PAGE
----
effort on a national level that we, the everyday people, can then feed into, and we've got the resources but no one has ever done it. >> there are -- >> if you look at the women odd march as an example -- not the best example because there were issues but you look at the women's march, some lady in -- was she in alaska? hawai'i? some lady wasn't an activist. she said we have to do something so she threw it out there and it got energy of its own. now, my challenge with the women's march had to do with race issues and class issues and others but i think it was dish was there. it was a tremendous moment and the challenge with these -- marching is necessary but not sufficient. marches have to link with public policy, and that's my challenge with the youngins in "black lives matter." i like the fact they put together a policy paper which talks about policy.
everyone always hankers for this big national movement, and you forget that when dr. king -- the montgomery bus boycott was not a huge national movement. it was few miami who were so outraged by what happened they came together, and they stayed off those buses for more than a year. >> even deeper than that. when dr. king start with the civil rights movement, four percent of black churches with him, only four percent of black churches. so it grew. sometime you have to start small. >> the national baptist convention kicked him out. so they started a new one. but if you start a movement, and you can start one yourself. you and five of your friends or three of them or whatever, and you can go to whatever organization you belong to, which says it's in the business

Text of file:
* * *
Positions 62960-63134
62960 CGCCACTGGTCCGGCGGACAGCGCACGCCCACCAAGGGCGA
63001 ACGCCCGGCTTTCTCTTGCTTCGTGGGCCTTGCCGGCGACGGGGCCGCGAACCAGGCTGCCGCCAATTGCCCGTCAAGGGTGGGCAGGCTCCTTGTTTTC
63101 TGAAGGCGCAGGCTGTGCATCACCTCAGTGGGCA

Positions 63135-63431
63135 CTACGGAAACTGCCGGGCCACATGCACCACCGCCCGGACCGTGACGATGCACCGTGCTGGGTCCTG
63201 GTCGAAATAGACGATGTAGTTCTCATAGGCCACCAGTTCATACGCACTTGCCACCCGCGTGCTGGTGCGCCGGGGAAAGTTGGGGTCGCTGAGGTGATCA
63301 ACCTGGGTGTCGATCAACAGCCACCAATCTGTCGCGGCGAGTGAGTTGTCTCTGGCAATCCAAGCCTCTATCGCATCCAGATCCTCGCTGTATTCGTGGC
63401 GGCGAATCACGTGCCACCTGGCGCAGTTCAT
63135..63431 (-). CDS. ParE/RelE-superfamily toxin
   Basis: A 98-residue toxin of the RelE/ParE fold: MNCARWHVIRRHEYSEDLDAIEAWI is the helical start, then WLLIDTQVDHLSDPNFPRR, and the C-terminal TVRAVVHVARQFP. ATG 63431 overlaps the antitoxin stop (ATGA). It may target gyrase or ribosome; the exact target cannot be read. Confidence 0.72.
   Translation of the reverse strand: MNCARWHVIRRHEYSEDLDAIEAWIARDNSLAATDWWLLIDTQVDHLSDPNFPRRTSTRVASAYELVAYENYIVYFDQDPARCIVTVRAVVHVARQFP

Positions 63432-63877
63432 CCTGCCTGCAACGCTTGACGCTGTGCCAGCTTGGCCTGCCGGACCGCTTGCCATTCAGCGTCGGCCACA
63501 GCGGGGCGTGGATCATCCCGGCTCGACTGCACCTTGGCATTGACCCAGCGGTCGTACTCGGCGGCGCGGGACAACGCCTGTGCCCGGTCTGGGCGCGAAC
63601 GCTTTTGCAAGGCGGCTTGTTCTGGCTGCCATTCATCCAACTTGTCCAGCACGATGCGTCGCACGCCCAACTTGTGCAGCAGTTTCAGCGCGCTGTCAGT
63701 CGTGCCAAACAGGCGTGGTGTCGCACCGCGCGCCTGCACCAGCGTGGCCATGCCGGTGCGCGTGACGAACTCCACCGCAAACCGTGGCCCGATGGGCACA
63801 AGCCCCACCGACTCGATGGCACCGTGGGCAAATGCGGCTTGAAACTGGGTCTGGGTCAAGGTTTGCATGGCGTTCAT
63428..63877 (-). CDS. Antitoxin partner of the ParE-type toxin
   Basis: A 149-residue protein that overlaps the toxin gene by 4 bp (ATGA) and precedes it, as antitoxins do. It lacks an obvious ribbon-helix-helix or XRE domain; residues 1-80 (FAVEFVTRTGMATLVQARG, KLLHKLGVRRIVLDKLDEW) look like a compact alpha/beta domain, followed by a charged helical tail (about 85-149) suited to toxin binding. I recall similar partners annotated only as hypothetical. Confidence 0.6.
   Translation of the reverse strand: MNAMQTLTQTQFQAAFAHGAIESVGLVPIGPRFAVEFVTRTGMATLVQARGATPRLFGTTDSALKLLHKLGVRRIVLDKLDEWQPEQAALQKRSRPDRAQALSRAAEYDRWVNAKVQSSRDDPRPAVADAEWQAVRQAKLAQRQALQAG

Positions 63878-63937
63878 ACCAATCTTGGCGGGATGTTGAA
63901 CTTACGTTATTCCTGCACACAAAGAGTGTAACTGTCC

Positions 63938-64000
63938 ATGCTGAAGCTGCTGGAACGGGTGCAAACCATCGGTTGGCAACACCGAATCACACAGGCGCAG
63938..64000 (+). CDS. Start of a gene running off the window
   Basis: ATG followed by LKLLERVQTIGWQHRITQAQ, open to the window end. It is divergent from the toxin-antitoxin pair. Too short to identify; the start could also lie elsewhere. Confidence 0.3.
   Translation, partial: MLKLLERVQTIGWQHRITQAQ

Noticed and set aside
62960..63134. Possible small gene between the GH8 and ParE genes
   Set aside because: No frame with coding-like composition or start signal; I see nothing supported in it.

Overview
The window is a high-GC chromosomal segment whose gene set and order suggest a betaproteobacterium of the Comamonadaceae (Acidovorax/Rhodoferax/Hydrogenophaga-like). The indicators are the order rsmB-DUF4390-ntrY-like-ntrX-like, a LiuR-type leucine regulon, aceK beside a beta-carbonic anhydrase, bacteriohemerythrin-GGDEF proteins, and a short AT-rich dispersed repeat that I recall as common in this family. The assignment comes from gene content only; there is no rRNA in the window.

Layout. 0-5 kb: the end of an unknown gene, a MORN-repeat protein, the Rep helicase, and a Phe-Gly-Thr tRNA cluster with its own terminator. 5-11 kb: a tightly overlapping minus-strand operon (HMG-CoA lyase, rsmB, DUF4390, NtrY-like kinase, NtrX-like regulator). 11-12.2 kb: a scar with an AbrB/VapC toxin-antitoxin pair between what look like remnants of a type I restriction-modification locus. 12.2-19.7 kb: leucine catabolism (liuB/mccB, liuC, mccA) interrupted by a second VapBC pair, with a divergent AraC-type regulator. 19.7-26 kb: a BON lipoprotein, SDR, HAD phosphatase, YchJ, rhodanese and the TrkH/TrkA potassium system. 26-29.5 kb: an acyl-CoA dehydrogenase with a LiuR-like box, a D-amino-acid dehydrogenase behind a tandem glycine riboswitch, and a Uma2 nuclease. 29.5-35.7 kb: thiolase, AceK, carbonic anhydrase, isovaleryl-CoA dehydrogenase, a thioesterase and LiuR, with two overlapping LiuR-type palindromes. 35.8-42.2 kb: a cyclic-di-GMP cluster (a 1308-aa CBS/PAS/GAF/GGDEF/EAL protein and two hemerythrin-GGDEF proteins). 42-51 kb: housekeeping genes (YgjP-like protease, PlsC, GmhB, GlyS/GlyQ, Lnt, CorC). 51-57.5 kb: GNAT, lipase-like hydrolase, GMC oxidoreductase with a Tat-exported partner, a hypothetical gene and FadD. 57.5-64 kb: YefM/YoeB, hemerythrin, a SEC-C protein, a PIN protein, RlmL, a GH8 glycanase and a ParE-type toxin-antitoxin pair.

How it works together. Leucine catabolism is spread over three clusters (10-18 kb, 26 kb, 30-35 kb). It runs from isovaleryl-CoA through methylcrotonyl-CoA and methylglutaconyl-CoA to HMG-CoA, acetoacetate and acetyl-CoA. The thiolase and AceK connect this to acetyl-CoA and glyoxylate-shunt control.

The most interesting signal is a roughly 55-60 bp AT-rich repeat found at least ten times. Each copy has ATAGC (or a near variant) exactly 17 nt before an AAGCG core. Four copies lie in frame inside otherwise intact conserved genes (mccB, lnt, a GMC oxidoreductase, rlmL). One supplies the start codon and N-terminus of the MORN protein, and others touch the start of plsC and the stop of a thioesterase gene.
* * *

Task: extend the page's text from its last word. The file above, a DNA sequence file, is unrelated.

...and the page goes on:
of doing policy, and on any of these issues that you care about, and coordinate a strategy with them, and go and send out messages of the internet, the wail we do in social media and you can sit down with your friend every day, which is what we did, many of them and strategize on what can we do today to draw attention to this issue and get a couple of people on the hill who have some courage and some sense to introduce some legislation that will do what you want. it's not going pass right now but introduce today do what you want. which gives you a focus for whatever it is you decided to pick from this, and you can spoil that movement -- i've seen it happen. ow can support that movement. we used to do it with the mimeograph and posters. but with the internet, if you take the time -- we all had jobs and went to work, too, and you can do that -- i don't mean just
you but anybody can do this themselves by starting that up, and being persistent and -- it's like people who start newsletters or e-mail or whatever it is they do -- >> i guess my point -- absolutely. i guess my point is, we saw so many people showing up at the marches, all the different marches, women's day march, anytime a black man was killed by police officers, hundreds, thousands, tens of thousands of people showed up. if there was a coordinated effort for those people to then funnel into, we would see a lot more change in our communities because people don't know what to do. they want to do something but they don't want know what to do. >> of that goes back to money. >> anybody who would like, i own a cafe here in the city and we have a dialogue on race every second and fourth monday evening so -- >> where. >> love and faith community cafe, on 14th street, halfway